By Nicole Jones
It’s no secret that throughout history, many female writers have used male pen names as a way for their work to be published or taken seriously. However, thanks to the Women’s Prize for Fiction 25 women and their work are now being recognized.
Founded in 1996, the prize was set up to celebrate originality, accessibility and excellence in writing by women and to connect world-class writers with readers everywhere, it has now also become one of the UK’s most prestigious annual book awards.
25 classic novels that have previously been published under male pseudonyms have been re-released under the female authors’ true names. According to the Prize, this is one way of “championing female writers throughout the ages who faced many obstacles, not least sexism and prejudice”.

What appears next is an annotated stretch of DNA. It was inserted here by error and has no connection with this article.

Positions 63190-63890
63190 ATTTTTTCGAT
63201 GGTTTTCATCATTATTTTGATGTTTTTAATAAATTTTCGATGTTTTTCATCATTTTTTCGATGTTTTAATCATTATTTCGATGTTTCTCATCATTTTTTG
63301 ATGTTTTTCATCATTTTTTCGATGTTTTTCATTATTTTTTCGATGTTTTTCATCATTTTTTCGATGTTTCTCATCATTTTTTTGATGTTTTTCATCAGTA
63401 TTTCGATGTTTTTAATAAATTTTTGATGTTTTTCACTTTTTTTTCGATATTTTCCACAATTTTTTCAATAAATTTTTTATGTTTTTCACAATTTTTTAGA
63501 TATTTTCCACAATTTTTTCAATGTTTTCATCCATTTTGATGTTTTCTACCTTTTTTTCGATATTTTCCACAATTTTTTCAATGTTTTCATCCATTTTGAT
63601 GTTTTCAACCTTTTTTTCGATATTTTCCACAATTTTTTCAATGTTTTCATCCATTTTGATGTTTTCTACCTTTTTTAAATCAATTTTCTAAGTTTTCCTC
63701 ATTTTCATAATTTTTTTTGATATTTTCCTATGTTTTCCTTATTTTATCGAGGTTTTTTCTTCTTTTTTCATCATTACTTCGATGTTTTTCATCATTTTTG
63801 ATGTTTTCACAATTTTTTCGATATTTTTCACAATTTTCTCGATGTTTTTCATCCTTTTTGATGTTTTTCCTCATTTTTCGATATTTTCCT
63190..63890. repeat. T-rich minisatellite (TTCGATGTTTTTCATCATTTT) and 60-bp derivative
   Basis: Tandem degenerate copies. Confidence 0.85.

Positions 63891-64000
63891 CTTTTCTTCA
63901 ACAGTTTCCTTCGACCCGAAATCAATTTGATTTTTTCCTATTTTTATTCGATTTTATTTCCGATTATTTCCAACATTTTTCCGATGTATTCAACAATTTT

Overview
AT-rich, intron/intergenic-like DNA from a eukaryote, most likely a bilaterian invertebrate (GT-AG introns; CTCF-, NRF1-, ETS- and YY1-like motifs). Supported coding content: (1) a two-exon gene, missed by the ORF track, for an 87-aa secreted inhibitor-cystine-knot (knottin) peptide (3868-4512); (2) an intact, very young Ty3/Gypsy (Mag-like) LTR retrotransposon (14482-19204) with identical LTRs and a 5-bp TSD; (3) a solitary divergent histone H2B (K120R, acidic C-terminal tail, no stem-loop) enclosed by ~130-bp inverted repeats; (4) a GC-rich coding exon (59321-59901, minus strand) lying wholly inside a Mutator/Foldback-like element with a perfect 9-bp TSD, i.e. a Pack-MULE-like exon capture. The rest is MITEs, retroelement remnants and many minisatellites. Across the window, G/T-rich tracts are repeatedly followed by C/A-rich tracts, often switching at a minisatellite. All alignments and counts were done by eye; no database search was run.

The books include George Eliot’s Middlemarch, which has been reissued under the author’s real name, Mary Ann Evans and The Head Of Medusa, by Julia Constance Fletcher, which was published under the pseudonym George Fleming.
The books were selected by a dedicated team who spent months searching archives, online and university library resources to identify women recorded to have written under male pseudonyms, dating back from the 19th century.
Finally, the women’s real names are on the front of their work for the first time giving them the credit they deserve and shining a light on powerful female voices.
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